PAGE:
The only ray of light was that Churchill spent most of September on vacation in Italy, staying in villas placed at his disposal by Field-Marshal Sir Harold Alexander and General Dwight D. Eisenhower. On 5 September he wrote to his wife, "I feel a great sense of relief which grows steadily, others having to face the hideous problems of the aftermath." Alluding to her comment on Black Thursday, he now struck a more positive note: "It may all indeed be 'a blessing in disguise.'"
At Lake Como, between painting fifteen pictures, he regaled his companions with recollections of 1940 and 1941, such as the "magic carpet" of Dunkirk and his first wartime meeting with Roosevelt, off Newfoundland. These had been brought to mind by his blue-bound minutes and telegrams from the war, which he had read avidly throughout the flight from England. He seemed scarcely to take his eyes off the pages, except when rekindling his cigar. "They are mine," he told Moran. "I can publish them." But that did not mean he would. On 2 September, he said that he wasn't in the mood for writing and, echoing his remarks to Charles Eade, added that "I shan't write while the Government takes all you earn. Dr. Johnson said that only a fool wrote when he wasn't paid for writing." He took the same line with the International News Service, whose European manager, J. Kingsbury Smith, pursued Churchill throughout his vacation, begging for even five minutes face-to-face. "I never thought it would be so difficult to catch up with a gentleman to whom I was authorized to offer one million dollars," he said. Smith finally cornered Churchill in the lobby of the Hotel de Paris in Monte Carlo on 1 October, only to be told it was hardly worth being an author if nineteen and sixpence in the pound went to the government.
back in england, Churchill found the domestic situation much improved. Thanks to Clementine, the family's new home at 28 Hyde Park Gate was ready, and the renovation of Chartwell was under way. Opportunities were also opening up to make money. Life magazine, the great American picture weekly, was one of his suitors for the war memoirs, and it proposed a feature article about Churchill's paintings. Life's photographers paid several long visits to Chartwell, capturing Churchill, the house, and his studio, and their labors provided the magazine's cover story on 7 January 1946, an eight-page article with color reproductions of eighteen paintings, mostly from his 1945 trips to France and Italy. Apart from posing and proofreading, Churchill did nothing on behalf of the article, thereby preserving his tax status. In return, $20,000 (£5,000) was deposited in his bank account in November.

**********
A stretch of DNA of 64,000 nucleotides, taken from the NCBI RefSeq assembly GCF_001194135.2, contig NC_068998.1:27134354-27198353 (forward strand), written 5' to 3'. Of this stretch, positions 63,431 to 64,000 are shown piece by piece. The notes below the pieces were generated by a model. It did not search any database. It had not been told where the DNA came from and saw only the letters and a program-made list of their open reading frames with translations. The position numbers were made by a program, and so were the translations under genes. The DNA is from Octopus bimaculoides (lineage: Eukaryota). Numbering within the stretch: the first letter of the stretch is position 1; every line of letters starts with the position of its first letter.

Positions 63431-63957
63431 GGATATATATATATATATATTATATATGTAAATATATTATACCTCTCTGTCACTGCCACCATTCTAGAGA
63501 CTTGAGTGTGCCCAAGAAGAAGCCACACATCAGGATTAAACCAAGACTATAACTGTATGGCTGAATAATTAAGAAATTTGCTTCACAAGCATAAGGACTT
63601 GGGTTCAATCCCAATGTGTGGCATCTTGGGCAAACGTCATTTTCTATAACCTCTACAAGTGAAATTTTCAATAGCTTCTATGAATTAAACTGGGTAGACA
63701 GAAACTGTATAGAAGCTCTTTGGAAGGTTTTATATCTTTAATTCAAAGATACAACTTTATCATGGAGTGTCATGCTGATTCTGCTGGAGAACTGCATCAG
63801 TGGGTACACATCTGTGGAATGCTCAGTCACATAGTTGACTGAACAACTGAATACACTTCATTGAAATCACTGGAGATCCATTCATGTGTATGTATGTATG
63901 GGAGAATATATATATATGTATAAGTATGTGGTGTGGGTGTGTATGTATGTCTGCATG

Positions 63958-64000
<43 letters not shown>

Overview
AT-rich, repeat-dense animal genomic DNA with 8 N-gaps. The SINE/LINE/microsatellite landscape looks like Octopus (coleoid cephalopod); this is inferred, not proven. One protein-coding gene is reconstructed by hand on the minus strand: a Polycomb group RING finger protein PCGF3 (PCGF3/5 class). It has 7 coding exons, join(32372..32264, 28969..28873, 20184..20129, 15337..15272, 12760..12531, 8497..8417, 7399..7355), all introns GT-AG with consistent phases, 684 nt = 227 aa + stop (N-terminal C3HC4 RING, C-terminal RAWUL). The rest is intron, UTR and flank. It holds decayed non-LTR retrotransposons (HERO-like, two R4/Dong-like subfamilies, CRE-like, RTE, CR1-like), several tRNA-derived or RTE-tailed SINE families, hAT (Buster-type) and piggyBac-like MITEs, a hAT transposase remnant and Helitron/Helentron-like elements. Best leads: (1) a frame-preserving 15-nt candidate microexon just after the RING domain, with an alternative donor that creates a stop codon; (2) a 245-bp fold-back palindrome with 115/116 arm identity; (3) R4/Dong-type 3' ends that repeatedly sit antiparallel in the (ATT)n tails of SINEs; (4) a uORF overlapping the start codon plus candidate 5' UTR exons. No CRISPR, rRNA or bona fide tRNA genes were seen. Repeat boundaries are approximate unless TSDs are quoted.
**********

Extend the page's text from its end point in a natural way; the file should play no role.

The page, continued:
Another money-spinning opportunity emerged in October 1945, again without prejudice to Churchill's tax position. On 17 October, Clement Attlee told Churchill that the Labour Cabinet had decided to lift the ban on disclosing the proceedings of the secret sessions held by the Commons during wartime. In most cases, secrecy had been imposed to avoid giving the Luftwaffe notice of the dates and times of future sittings, but Churchill had delivered five major secret speeches during the war and immediately approached Life, which offered $50,000 to publish them-only "a pig in a poke," remarked Life's owner, Henry Luce, "to keep a position in the meat market." They would be "worth the space plus the money if, in some sense, Churchill becomes 'our author.'" On 20 December, Churchill saw Charles Eade to discuss editing the speeches as another book published by Cassell's. He told Eade that the last volume of his war speeches had brought in £3,500 and reckoned that the secret session speeches should make more, perhaps £5,000.
Life had intended to use three of the speeches, but in the end printed only two (at no reduction in fee), for fear of saturating the market for Churchilliana. It published the speech of 23 April 1942, offering a tour d'horizon of the global war, in its issue of 28 January 1946, followed on 4 February by the address of 10 December 1942 about France and the North African landings. Churchill had submitted the texts for official approval, and Sir Edward Bridges, the Cabinet Secretary, asked him to omit three unflattering pages about Charles de Gaulle, currently President of France, from the second speech. It was, however, the April 1942 speech, from which Bridges had requested no cuts, that caused a major fuss.
The British and Australian press seized on Churchill's (brief) references to the surrender of Singapore in February 1942. Particularly inflammatory were his comments that "the 100,000 defenders of Singapore surrendered to 30,000 Japanese after five or six days of confused but not very severe fighting" and that "it does not seem that there was very much bloodshed." In Australia and Britain there were calls for an official inquiry into the debacle in the Far East in 1941-1942, but the British government had no desire to open this can of worms. A public postmortem into the Malayan campaign could set a dangerous precedent, Attlee told Ben Chifley, the Australian Prime Minister, on 31 January. If Singapore, then why not "other disasters such as Tobruk, Crete and Hong Kong"? The "strong feelings aroused might well be inimical to Commonwealth solidarity." Chifley entirely agreed and followed Attlee's public line: what mattered was to learn lessons rather than apportion blame.
Excerpted from In Command of History by David Reynolds Excerpted by permission.